Published: April 13, 2017
Times are tough in Oklahoma right now.
The ongoing slump in commodity prices doesn’t just hurt oil and gas companies. It means the state collects less tax revenue, which means cutting services. We see it in our schools, hospitals and other agencies that help people in desperate need.
But it could be worse.
The last time we had a crash, the state was nearly paralyzed. Fortunately, we learned our lesson and helped other industries grow. In Tulsa, we see it in our thriving aerospace industry, which continues to generate revenue.
But the companies building and servicing aircraft can’t continue to succeed in Oklahoma if they can’t find employees with high-tech skills and education.
That is why it is absolutely critical our state government find ways to continue to properly fund our colleges and universities. If Northeastern State University and Tulsa Community College — not to mention my alma mater, Oklahoma State University — absorb drastic funding cuts every year, everyone suffers.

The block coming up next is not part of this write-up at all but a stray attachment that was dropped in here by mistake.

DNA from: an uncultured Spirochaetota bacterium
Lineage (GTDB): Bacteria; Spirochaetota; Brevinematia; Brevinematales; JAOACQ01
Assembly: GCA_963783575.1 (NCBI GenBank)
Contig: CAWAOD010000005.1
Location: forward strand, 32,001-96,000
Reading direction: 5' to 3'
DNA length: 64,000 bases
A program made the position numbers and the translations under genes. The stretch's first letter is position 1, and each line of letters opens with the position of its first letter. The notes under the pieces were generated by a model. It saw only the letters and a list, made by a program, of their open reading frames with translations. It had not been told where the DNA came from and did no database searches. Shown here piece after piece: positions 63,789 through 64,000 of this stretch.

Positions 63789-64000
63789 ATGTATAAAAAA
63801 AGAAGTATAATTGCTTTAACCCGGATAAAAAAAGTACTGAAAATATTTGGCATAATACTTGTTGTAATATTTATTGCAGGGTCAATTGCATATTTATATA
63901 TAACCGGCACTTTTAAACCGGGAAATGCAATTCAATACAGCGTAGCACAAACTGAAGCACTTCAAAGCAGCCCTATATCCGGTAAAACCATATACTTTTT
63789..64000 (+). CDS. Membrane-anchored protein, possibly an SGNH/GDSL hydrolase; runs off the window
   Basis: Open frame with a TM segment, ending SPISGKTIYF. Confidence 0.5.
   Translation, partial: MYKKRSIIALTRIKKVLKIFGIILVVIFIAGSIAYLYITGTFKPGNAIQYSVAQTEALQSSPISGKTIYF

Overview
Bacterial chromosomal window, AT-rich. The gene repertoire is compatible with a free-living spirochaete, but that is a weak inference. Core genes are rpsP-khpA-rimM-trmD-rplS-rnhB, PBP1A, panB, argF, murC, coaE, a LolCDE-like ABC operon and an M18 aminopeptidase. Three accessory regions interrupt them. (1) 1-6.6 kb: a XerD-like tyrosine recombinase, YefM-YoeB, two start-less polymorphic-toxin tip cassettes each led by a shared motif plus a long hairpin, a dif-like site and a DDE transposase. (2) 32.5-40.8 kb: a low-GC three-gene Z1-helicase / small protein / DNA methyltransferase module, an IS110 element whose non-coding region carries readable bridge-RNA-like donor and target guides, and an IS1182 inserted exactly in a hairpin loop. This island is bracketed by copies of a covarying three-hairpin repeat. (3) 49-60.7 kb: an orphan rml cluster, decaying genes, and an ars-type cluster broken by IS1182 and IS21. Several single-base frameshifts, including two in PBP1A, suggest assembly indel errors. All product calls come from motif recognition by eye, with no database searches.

If tuition goes up to cover costs, lower-income students don’t have a chance to get ahead in life. If campuses can’t modernize programs, materials and equipment, they can’t properly train the engineers, IT workers and nurses who power our economy and keep us safe.
Most people in Oklahoma understand this. In a recent survey, 94 percent of residents said they believe there is a strong tie between the number of people with degrees and a strong economy. Three out of four said they think colleges and universities are a good investment. And, 60 percent understand our state simply does not produce enough college graduates.
Despite these numbers, state officials are not listening. In the last three years, more than half of the cuts in the state budget have come from college and university campuses. It is not fair to our students, and it severely degrades our economic potential.
Investing in public college and universities is the single most effective way to ensure our state and our communities can weather hard times and continue to grow.
I have learned in business, you can’t cut your way to prosperity. Strangling the jobs pipeline is not a path to success.
I hope our state’s leaders will join the vast majority of citizens in understanding we cannot let a crisis today kill our tomorrow.
Ed Keller is a director of Oklahoma Tomorrow and a partner in Titan Properties, LLC.